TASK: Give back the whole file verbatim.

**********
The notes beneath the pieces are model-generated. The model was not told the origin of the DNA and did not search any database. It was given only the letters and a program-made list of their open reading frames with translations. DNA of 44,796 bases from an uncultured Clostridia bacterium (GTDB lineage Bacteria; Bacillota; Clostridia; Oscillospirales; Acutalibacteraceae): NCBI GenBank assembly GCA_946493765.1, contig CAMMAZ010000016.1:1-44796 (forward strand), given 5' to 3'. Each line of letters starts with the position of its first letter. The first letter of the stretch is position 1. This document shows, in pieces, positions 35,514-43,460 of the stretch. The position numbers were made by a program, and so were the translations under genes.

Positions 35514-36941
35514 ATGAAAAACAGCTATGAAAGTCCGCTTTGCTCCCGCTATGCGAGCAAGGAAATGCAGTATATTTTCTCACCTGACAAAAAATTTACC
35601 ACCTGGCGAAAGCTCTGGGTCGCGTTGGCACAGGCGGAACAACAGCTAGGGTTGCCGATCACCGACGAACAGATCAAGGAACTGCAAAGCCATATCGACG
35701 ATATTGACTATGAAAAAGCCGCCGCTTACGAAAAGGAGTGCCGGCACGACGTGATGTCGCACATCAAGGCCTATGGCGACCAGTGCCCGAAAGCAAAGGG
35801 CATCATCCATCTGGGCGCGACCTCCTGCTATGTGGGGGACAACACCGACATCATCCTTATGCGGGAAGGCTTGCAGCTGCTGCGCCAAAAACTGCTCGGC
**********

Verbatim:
The notes beneath the pieces are model-generated. The model was not told the origin of the DNA and did not search any database. It was given only the letters and a program-made list of their open reading frames with translations. DNA of 44,796 bases from an uncultured Clostridia bacterium (GTDB lineage Bacteria; Bacillota; Clostridia; Oscillospirales; Acutalibacteraceae): NCBI GenBank assembly GCA_946493765.1, contig CAMMAZ010000016.1:1-44796 (forward strand), given 5' to 3'. Each line of letters starts with the position of its first letter. The first letter of the stretch is position 1. This document shows, in pieces, positions 35,514-43,460 of the stretch. The position numbers were made by a program, and so were the translations under genes.

Positions 35514-36941
35514 ATGAAAAACAGCTATGAAAGTCCGCTTTGCTCCCGCTATGCGAGCAAGGAAATGCAGTATATTTTCTCACCTGACAAAAAATTTACC
35601 ACCTGGCGAAAGCTCTGGGTCGCGTTGGCACAGGCGGAACAACAGCTAGGGTTGCCGATCACCGACGAACAGATCAAGGAACTGCAAAGCCATATCGACG
35701 ATATTGACTATGAAAAAGCCGCCGCTTACGAAAAGGAGTGCCGGCACGACGTGATGTCGCACATCAAGGCCTATGGCGACCAGTGCCCGAAAGCAAAGGG
35801 CATCATCCATCTGGGCGCGACCTCCTGCTATGTGGGGGACAACACCGACATCATCCTTATGCGGGAAGGCTTGCAGCTGCTGCGCCAAAAACTGCTCGGC